Tuesday, 29 July 2008

Arsonists in Iran target Baha’i homes and vehicles

Acts of arson targeting homes and vehicles are the latest violent tactics directed against the Baha’is of Iran.

“In the early hours of the morning of 18 July, the house of the Shaaker family in Kerman went up in flames, only weeks after their car had been torched and in the wake of a series of threatening phone calls,” said Bani Dugal, principal representative of the Baha’i International Community to the United Nations.

“As would be expected in the light of the mistreatment Baha’is in Iran are routinely receiving, the officials who investigated the fire either ignored or dismissed obvious signs of suspicious activity, including a muffled explosion, simply saying that it was the result of an electrical problem,” she said.

The fire at the Shaaker home in Kerman was one of at least a dozen fires or arson attempts affecting the property of Iranian Baha’is in the past year or so. The following cases have been reported over the last 15 months:

  • On 15 July at 1:15 a.m., Molotov cocktails were thrown into the front courtyard of the home of Khusraw Dehghani and his wife, Dr. Huma Agahi, in Vilashahr, only months after anonymous threats directly related to her being a Baha’i forced Dr. Agahi to close her clinic in nearby Najafabad where she had practiced medicine for 28 years.

  • On 25 July, the car of a prominent Baha’i in Rafsanjan, in Kerman province, was torched and destroyed by arsonists on motorbikes. Soheil Naeimi, the owner of the car, and 10 other Baha’i families in the town had received threatening letters from a group calling itself the Anti-Baha’ism Movement of the Youth of Rafsanjan that, among other things, threatened jihad (holy war) against the Baha’is.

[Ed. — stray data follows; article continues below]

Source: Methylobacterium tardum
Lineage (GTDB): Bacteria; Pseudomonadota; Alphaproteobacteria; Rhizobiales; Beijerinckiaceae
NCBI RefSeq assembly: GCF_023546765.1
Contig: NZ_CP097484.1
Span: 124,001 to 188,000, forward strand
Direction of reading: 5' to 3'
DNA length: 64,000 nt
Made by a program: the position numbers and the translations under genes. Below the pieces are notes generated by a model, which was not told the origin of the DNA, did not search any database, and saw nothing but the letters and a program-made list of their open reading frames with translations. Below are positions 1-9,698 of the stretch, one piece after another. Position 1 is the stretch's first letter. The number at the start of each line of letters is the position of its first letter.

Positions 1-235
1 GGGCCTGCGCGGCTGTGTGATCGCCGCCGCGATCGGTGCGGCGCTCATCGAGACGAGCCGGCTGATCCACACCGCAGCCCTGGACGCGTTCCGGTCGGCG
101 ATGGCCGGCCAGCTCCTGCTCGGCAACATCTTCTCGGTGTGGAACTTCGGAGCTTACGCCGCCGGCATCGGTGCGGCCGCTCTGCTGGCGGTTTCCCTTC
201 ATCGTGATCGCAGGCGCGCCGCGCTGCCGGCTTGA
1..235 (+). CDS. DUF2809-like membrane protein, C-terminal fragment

• On 10 June, an outbuilding on the property of the Mr. and Mrs. Mousavi, elderly Baha’is living in the village of Tangriz in Fars province, was destroyed by fire when it was doused with gasoline. The Mousavis, along with their two sons who were sleeping close to the building, narrowly escaped injury when the gasoline tank used to start the fire exploded. The Mousavis believe that the perpetrator thought they were all sleeping in the hut when he set the fire. Mr. Mousavi issued a formal complaint against the person they suspected, but the legal office has declined to pursue the case because the suspect swore on the Qur’an that he was not guilty. Out of respect for the Qur’an, the Mousavis have dropped the charges.

  • On 4 April, the home of a Baha’i was set on fire in Babolsar, in the north of Iran.

  • In February in Shiraz, a 53-year-old businessman was attacked on the street, chained to a tree, doused with gasoline, and assaulted by unknown persons who then attempted to throw lighted matches at him. Also in Shiraz in February, several arson attempts were made against vehicles and a home belonging to Baha’is.

  • On 1 May 2007, arson destroyed the home of ‘Abdu’l-Baqi Rouhani in the village of Ivil, in Mazandaran.

  • In Karaj, the burial section of a Baha’i cemetery was set on fire.

“These latest attacks follow the authorities’ attempts to deprive the Iranian Baha’i community of its leadership,” Ms. Dugal said, referring to the arrests in March and May this year of the seven members of Iran’s national Baha’i coordinating group, all of whom are still locked up in Evin Prison in Tehran without any charges and without access to an attorney or to their families.

“As Baha’is worldwide watch with alarm this escalation in violence,” she added, “their fears that a sinister plan of persecution is unfolding become increasingly confirmed. Their only hope is that enough voices of protests are raised around the world to compel the government in Iran to put an end to this violence.”


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